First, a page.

Henry’s third wife, Jane Seymour, would bring Henry the son he needed. Jane’s pregnancies seem to have the most recorded information, either because the outcome deemed her worthy of keeping history of, or historians are biased and just talk about her more. We’ll never know. In mid-july at six months pregnant, Jane had a massive craving for quail’s eggs, which were of course out of season and had to be shipped in. Makes you wonder what the lower class might have craved, not having access to such luxuries (the original tale of Rapunzel comes to mind… anyway). In September, Jane went into three weeks of “confinement” (Starkey. 2003) before going into labor.

Confinement, or “lying-in” was a common practice for women of noble birth. They would seclude themselves from the world and essentially just wait to give birth, and then again after giving birth. Procedures had been set by Lady Margaret Beaufort, Henry’s paternal grandmother, many years previously that dictated what the furnishings looked like and where they went; what types and colors of fabrics were used; but mainly that an expecting mother was to withdraw from court a month before labor. “Fresh air was not considered necessary, indeed it was thought to be dangerous, but one window was left uncovered to admit light to the chamber” (Weir. 1991), so there’s a nice stuffy visual for you. “The idea was to recreate the womb: warm, dark and quiet.” (Bryson. 2016).

However, it is during this lying in time that they were most susceptible to puerperal fever, considerably so after the birth. Poor Queen Jane, after labor that reportedly lasted three days and three nights, she finally gave birth to a healthy baby boy, Edward, only to die shortly after.. There were reports that Queen Jane underwent a c-section, fabricated by Catholic writers looking to erk Henry; we know that “The earliest explicit description of a Caesarean is from the 15th century” (Renfeld. 2015), and was generally only done if the mother died in childbirth in efforts to save the baby (Bryson. 2016). If Jane had gone through such a procedure, it likely would have led to a swift death, but instead she lay in delirium for three days, and then passed away nine days after giving birth to the first and only legitimate son of Henry VIII. Puerperal fever was a common fate that mothers faced after childbirth, and it was caused by infection. It’s frequency was dramatically decreased once people started washing their hands, as it is thought that is was passed onto mothers from the hands of midwives, and general lack of hygiene that people had back then.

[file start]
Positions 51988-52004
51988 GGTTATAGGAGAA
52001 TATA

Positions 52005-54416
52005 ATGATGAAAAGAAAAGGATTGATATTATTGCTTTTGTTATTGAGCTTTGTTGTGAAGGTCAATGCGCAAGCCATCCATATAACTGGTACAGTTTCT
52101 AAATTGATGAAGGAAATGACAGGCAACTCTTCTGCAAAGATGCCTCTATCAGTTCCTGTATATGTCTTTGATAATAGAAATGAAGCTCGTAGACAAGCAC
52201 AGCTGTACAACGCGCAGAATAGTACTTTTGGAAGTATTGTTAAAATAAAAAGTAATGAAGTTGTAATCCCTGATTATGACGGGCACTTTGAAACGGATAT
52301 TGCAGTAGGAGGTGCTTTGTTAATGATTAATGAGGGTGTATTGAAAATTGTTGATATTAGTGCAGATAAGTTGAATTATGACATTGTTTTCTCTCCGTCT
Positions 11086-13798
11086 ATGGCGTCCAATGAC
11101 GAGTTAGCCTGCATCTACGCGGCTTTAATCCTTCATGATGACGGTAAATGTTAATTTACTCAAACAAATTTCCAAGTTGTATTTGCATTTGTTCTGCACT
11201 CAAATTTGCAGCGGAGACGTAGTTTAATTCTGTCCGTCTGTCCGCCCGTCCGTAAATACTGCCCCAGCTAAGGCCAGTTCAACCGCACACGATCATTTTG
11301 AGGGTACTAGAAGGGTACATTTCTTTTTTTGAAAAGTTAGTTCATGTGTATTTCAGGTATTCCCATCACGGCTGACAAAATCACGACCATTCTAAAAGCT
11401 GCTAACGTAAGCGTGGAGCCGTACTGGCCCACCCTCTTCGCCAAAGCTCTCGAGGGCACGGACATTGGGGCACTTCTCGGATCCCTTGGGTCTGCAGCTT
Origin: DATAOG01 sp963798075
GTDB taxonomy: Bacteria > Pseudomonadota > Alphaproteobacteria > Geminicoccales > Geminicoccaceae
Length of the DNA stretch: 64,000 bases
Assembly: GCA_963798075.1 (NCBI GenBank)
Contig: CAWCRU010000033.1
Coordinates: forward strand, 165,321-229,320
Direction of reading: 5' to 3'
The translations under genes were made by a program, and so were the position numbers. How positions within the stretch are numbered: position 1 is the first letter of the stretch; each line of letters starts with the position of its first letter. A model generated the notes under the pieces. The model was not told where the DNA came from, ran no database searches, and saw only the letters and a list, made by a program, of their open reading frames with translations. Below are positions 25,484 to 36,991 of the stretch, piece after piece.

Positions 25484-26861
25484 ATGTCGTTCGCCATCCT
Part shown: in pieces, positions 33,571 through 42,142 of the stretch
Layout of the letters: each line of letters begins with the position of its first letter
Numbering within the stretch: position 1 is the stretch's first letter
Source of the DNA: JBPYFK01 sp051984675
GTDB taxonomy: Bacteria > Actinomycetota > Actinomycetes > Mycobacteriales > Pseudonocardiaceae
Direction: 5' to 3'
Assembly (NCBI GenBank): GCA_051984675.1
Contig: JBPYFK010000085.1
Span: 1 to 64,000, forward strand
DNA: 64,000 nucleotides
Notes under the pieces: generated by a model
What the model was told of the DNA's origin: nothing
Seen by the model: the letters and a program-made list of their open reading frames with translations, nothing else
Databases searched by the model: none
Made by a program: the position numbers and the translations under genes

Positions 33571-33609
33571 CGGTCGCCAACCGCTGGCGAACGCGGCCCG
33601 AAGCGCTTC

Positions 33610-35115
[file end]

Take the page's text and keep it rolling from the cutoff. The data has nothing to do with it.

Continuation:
Pregnancy and childbirth was no joke in these times. It is speculated that “more than one in three women died during their childbearing years” (Bryson. 2016), but it was relatively unavoidable for the average woman. And since childbirth wasn’t considered medicine by Western doctors, physicians were only brought into the birthing chamber if there were complications that required more expertise than a midwife might have. Not to mention that midwives were only available to women who had the funds or a family friend. We don’t have very much information on what the average Tudor woman dealt with while she was pregnant, but considering their status and the already strenuous feat that pregnancy was, we can imagine it was no fun at all.

I wrote the above mini essay for my psychology class. We were to look into a time period of interest and how they treated and viewed pregnancy and childbirth. Being a total Tudor nerd, I went with my gut instinct and actually learned a couple new things about my favorite family.

If you find some of the above information to be incorrect and would like to have a discussion about it, I would be more than happy. I am providing a works cited so that you see I didn’t pull anything out of my ass. If I am wrong about something I swear its the fault of the authors and/or doctors below. But also I love the Tudor family in general and am always up for a chat about one of the most dramatic families in history (shockingly they were not related to Zeus, but you might think otherwise).

Also if you want any recomendations on good historical fiction on this family, I’d be happy to send some your way.


Works Cited:

> Bowers, N., RN, BSN, MPH, & Freeborn, D., PhD, CNM, FNP. (n.d.). Rh Disease. Retrieved May 29, 2017, from

> Bryson, S. (2015, August 27). Childbirth in Medieval and Tudor Times by Sarah Bryson. Retrieved May 31, 2017, from

> Norton, E. (1970, January 01). Elizabeth Norton Historian and Author. Retrieved May 31, 2017, from

> Renfeld, K. (2015, June 30). Midwifery: Magic or Medicine in the Dark Ages. Retrieved May 31, 2017, from

> Starkey, D. (2009). Six Wives: The Queens of Henry VIII. London: Vintage.

> Weir, A. (1991). The Six Wives of Henry VIII. New York: Ballantine Books.

> Wilson, D. (2009). A Brief History of Henry VIII: Reformer and Tyrant. London: Robinson.

> Wood, J. W., II. (2008, March). Puerperal Sepsis. Retrieved May 31, 2017, from